Qwest sweetens bids for US West, Frontier

Qwest Communications raises its offers for US West and Frontier, with a provision that would protect the bid's value even if Qwest's stock price falls.

John Borland Staff Writer, CNET News.com
John Borland
covers the intersection of digital entertainment and broadband.
John Borland
3 min read
Qwest Communications International raised its offers for US West and Frontier today, underlining its determination to trump rival Global Crossing's bid for the two companies.

The new offer raises Qwest's original bid by more than five percent. But more importantly, the new bid contains a "collar," or floor, which would preserve a minimum bid value even if Qwest's share price drops further.

Both US West and Frontier had agreed to merge with undersea fiber optic company Global Crossing. This month, however, Qwest made an effort to outbid its rival for both companies, but a precipitous drop in its share price undermined what had originally been a higher all-stock offer.

Nacchio's first bid for the two companies totaled about $45 billion, based on the value of Qwest's stock at its closing price yesterday. At that same share price, Qwest's new offer is worth close to $48 billion, although the company's stock dropped again this morning following news of the sweetened bid.

Global Crossing's offer for the companies was worth $42 billion at the close of trading yesterday.

In letters to the management of Frontier and US West today, Qwest CEO Joseph Nacchio said his new bid should make it clear that Qwest is committed to merging with the two companies.

"Given the clear superiority of our offer to the proposed Global Crossing offer, we believe that it is in the best interests of your shareholders, customers, and employees for you to meet with us as soon as possible," Nacchio wrote to US West CEO Sol Trujillo.

In his letters, Nacchio said his company's new bids should address all the concerns of US West's and Frontier's board of directors.

The increased financial value of the bid, and the collar on the value of the stock transaction, should alleviate worry about Qwest's volatile stock price, he said.

Frontier and US West each said they had received and would review Qwest's new bid.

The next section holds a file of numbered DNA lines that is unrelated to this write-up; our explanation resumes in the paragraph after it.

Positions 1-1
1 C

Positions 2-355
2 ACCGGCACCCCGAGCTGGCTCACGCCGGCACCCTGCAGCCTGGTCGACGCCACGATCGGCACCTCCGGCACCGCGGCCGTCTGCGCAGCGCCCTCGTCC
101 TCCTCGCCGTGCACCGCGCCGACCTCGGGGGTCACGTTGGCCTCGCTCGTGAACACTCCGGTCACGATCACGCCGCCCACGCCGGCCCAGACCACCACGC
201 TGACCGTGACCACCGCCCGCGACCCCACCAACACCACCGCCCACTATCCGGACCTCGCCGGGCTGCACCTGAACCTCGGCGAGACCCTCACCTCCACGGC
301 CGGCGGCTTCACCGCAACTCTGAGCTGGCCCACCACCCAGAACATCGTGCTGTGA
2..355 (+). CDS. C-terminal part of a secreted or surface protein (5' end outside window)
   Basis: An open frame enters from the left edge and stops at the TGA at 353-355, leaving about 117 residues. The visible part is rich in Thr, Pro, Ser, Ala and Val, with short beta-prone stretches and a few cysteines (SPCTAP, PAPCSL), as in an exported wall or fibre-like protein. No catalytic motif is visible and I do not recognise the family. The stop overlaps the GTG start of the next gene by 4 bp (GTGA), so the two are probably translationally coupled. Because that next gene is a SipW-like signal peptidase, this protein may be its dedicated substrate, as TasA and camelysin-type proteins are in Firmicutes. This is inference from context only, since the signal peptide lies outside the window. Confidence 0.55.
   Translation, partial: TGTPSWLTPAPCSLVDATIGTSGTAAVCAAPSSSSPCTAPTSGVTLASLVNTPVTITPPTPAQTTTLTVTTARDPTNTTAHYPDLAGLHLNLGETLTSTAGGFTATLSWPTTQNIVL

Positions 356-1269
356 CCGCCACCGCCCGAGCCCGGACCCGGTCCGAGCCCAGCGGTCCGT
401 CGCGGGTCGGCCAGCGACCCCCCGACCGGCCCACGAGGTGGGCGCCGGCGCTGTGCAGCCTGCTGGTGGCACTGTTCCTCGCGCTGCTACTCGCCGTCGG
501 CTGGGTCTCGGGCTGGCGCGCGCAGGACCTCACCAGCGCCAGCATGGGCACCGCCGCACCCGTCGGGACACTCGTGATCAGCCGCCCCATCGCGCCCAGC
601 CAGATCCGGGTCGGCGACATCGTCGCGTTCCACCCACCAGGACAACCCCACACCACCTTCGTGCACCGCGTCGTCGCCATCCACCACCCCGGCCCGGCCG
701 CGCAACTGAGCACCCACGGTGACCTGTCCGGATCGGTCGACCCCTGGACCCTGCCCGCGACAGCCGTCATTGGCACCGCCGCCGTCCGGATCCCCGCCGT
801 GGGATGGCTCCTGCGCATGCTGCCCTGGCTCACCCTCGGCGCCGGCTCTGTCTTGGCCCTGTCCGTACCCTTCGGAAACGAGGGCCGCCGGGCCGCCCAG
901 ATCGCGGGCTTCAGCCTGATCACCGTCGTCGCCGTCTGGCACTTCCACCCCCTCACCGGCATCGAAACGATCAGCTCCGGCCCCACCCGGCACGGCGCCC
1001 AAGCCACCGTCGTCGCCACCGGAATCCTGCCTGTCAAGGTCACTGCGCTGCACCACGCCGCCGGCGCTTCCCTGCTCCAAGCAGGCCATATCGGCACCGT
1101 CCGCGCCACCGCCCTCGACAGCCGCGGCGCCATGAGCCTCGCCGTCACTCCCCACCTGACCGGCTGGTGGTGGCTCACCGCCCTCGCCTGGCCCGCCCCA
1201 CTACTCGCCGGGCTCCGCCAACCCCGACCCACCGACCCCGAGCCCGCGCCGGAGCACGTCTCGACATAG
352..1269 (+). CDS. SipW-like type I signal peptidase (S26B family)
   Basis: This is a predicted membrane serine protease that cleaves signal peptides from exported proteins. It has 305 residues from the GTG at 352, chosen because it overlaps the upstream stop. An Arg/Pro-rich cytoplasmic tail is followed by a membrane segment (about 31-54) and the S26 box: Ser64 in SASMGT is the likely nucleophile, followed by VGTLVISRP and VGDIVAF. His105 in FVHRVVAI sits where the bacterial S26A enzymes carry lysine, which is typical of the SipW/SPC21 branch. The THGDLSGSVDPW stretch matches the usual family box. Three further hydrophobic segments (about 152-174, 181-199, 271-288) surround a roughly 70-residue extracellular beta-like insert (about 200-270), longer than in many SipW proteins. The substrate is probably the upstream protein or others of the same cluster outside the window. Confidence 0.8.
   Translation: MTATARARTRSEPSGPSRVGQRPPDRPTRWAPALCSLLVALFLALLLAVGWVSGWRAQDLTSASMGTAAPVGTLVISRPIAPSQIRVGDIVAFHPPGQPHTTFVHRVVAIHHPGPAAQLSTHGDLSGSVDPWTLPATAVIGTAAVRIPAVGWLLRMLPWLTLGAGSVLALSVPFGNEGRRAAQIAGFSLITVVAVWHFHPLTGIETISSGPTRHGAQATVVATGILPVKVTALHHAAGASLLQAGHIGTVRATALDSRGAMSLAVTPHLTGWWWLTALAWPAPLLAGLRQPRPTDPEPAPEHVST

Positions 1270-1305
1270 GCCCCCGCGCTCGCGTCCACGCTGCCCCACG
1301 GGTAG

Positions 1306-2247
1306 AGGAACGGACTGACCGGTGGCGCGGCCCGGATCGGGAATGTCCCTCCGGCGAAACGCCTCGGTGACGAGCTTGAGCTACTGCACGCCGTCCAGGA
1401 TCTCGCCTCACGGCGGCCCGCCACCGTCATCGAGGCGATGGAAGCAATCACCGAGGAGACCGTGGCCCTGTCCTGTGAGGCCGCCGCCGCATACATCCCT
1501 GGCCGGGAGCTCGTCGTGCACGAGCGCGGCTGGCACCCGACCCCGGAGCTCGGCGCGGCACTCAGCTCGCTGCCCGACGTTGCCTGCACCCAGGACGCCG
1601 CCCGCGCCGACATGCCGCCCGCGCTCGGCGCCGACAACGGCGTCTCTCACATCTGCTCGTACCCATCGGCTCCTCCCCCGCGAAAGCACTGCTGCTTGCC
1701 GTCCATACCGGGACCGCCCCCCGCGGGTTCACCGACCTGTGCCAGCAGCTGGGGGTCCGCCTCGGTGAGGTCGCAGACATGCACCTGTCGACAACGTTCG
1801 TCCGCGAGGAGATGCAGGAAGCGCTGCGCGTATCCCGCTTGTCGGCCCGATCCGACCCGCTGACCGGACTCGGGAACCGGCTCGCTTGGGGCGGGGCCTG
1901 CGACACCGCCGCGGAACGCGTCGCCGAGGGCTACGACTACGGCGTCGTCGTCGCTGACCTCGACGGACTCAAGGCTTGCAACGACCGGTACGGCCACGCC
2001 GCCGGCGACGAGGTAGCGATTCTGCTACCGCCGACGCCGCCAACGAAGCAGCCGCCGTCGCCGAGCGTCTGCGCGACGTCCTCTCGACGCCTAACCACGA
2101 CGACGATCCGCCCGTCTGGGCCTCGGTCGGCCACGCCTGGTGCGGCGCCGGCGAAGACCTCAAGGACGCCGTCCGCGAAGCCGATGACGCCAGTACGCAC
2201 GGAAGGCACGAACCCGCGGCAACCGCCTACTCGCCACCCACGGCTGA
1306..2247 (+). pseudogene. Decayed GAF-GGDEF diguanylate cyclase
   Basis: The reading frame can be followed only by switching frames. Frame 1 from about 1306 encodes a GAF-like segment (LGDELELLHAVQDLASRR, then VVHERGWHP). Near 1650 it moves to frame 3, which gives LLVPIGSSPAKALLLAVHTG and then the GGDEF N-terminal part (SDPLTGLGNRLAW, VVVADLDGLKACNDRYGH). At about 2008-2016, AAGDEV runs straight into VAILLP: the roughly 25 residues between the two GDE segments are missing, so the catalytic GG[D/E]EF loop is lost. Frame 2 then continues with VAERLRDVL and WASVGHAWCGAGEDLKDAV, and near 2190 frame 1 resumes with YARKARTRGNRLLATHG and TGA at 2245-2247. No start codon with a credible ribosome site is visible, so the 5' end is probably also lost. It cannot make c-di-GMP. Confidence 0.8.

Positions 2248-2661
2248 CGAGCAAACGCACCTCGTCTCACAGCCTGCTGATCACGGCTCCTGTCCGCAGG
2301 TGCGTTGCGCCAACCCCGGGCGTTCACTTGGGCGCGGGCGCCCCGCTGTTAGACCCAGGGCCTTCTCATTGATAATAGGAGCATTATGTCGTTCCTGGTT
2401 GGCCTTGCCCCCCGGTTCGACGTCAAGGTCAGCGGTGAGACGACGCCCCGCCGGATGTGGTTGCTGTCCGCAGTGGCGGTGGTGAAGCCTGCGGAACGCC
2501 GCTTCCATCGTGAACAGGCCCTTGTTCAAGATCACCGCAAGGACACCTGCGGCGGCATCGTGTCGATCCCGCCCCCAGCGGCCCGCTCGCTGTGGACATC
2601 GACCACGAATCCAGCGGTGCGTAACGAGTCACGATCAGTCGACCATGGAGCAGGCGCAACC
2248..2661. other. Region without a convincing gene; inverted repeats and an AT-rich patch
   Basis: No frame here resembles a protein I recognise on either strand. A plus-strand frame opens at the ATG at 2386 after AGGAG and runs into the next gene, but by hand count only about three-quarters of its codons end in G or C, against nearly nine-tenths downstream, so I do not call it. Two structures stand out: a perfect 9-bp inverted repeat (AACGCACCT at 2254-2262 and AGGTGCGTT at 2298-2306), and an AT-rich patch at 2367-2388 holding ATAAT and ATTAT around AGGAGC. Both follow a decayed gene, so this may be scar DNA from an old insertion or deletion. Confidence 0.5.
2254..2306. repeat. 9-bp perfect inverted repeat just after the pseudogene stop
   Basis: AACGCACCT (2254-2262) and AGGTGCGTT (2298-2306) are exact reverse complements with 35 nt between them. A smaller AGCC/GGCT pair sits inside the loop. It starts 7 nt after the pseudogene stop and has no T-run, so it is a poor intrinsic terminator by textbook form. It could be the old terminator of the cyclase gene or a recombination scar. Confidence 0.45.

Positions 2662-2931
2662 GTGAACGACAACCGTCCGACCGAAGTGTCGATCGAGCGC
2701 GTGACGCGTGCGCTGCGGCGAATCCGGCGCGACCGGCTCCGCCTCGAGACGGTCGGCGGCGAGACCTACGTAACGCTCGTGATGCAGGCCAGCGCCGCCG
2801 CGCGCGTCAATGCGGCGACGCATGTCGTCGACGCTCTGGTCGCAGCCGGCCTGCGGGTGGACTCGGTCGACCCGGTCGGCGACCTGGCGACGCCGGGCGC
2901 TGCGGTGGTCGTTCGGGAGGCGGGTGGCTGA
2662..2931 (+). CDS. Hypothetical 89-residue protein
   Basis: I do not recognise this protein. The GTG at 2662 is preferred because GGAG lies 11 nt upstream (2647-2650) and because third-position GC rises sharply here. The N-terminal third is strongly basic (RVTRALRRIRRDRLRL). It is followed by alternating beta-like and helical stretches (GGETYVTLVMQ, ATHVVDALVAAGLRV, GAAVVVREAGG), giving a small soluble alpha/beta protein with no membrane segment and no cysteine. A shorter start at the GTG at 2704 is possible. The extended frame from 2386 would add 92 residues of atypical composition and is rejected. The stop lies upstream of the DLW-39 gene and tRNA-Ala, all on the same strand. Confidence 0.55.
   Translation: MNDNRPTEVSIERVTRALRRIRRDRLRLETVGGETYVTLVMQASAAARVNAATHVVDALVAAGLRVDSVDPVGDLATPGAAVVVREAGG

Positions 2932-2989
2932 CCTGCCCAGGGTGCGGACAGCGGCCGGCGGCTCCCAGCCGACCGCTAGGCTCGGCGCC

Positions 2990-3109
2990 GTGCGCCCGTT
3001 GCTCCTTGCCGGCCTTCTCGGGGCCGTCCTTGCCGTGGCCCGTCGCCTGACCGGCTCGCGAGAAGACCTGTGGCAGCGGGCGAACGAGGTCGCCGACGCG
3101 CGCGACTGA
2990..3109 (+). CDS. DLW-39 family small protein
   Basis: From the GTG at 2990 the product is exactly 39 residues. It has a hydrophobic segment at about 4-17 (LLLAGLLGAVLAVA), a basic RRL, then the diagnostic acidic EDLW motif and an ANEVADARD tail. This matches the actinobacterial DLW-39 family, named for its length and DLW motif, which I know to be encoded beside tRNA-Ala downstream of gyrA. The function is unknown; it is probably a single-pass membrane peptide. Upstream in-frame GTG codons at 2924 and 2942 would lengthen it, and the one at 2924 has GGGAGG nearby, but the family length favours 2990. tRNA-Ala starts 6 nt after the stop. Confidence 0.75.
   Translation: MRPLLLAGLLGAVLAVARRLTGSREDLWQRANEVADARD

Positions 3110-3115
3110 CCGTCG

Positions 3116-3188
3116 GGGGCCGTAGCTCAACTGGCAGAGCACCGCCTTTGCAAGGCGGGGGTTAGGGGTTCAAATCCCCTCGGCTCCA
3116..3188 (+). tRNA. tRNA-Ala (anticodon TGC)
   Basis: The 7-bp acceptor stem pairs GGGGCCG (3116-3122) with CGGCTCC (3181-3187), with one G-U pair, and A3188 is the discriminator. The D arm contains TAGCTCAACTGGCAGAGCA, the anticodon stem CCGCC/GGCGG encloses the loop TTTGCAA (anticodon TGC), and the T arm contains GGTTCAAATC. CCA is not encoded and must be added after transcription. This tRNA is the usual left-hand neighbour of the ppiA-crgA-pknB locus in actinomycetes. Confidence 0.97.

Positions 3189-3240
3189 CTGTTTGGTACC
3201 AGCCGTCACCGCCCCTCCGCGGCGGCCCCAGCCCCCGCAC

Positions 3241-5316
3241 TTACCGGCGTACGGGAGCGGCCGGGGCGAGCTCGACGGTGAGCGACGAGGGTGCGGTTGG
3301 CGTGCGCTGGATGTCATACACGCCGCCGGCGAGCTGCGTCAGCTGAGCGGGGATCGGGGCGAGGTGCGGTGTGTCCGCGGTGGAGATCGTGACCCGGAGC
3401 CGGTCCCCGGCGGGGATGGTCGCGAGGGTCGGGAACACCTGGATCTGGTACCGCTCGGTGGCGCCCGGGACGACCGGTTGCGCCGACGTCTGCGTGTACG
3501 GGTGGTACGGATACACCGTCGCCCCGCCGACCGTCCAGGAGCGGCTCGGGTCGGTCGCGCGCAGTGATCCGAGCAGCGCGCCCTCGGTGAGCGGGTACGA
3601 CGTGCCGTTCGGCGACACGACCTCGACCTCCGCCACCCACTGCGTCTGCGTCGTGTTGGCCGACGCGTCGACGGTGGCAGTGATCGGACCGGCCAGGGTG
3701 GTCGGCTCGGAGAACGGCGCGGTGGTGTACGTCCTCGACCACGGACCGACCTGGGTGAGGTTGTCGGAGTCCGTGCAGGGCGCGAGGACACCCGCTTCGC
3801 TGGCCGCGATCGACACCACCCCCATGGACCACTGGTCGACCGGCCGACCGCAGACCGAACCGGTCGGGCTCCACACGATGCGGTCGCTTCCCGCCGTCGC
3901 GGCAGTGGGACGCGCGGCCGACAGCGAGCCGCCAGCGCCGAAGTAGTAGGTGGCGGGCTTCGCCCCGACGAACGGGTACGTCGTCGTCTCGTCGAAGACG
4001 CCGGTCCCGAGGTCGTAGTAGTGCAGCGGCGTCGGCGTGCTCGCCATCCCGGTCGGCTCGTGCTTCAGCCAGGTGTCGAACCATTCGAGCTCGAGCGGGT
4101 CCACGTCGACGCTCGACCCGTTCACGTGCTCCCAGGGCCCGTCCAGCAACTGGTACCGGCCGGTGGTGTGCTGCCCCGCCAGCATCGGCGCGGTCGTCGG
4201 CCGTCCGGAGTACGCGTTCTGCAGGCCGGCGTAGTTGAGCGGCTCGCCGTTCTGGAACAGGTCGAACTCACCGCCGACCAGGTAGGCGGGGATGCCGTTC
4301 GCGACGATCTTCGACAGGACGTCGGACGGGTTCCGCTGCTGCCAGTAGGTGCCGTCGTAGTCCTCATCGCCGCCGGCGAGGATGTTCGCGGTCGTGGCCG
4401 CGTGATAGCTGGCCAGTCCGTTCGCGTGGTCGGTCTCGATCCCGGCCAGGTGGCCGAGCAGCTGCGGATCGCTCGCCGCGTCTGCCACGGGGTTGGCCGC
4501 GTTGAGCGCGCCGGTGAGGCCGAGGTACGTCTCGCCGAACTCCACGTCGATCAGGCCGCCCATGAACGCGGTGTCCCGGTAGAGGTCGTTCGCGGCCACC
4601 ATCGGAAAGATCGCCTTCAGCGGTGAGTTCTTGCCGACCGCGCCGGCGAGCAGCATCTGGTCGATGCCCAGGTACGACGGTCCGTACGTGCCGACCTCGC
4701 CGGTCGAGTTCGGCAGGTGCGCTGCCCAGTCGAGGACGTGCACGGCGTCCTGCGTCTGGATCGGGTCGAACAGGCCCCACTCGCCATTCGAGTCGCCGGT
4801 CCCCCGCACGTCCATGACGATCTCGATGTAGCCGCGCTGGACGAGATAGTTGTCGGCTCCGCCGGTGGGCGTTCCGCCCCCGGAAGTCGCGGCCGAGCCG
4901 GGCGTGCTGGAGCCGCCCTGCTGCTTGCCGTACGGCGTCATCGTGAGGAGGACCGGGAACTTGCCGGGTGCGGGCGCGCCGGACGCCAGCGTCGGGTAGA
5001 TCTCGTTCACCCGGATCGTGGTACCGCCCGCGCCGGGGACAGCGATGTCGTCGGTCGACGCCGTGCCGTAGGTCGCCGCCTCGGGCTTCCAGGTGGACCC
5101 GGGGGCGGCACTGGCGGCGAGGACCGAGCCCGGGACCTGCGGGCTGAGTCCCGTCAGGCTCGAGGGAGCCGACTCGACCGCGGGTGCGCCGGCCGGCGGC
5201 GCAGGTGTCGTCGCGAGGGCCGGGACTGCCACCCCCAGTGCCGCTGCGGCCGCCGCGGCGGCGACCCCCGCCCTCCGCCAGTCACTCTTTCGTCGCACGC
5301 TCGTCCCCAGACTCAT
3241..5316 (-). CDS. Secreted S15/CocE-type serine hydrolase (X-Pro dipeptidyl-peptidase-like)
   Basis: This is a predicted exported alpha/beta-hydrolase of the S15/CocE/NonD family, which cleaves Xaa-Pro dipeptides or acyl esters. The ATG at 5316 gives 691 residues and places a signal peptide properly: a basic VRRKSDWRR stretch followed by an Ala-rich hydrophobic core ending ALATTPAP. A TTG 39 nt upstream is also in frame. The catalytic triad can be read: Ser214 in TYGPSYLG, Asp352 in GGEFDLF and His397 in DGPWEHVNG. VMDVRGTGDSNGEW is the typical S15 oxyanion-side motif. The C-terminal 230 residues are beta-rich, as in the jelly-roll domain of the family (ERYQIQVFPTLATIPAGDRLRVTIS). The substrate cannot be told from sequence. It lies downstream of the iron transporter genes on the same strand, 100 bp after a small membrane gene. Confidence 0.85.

Global Crossing said it had no plans to modify its own offer as yet, but left the door open to raise its bid later, or even to withdraw from the bidding war altogether.

"We remain committed to our definitive merger agreements and have no plans to take any action at this time," said Global Crossing CEO Robert Annunziata in a statement. "We will assess the value of the latest Qwest bids and determine in due course what, if any, action is in the best interest of our shareholders."

Nacchio assured US West's Trujillo that he and his senior management team would play a key role in governing the combined company.

"We expect, upon consummation of the transaction, to invite you to assume a senior operational role, as well as to become one of the few key people responsible for the creation and implementation of the strategic vision of the combined company," Nacchio wrote.

US West's board indicated on Monday that it was concerned about losing control over the new company if it accepted Qwest's merger offer. In contrast, Trujillo was instrumental in arranging the Global Crossing merger, and would be co-CEO of the combined company if the deal is consummated.

The stock market has frowned on both companies' efforts to acquire US West and Frontier. Financial analysts have said that Qwest has positioned itself well as a high-growth data and Internet company, and would be departing significantly from that solid strategy by acquiring US West.

Nevertheless, Nacchio said today he would not back away from his acquisition quest.

"One of the things I admired about MCI in the early days, when I was a young guy at AT&T, was no matter what the big guys tried to do, they kept coming," Nacchio said in a conference call with reporters.

"That's the kind of company Qwest is. Qwest isn't going away," he added. "We're going to win these."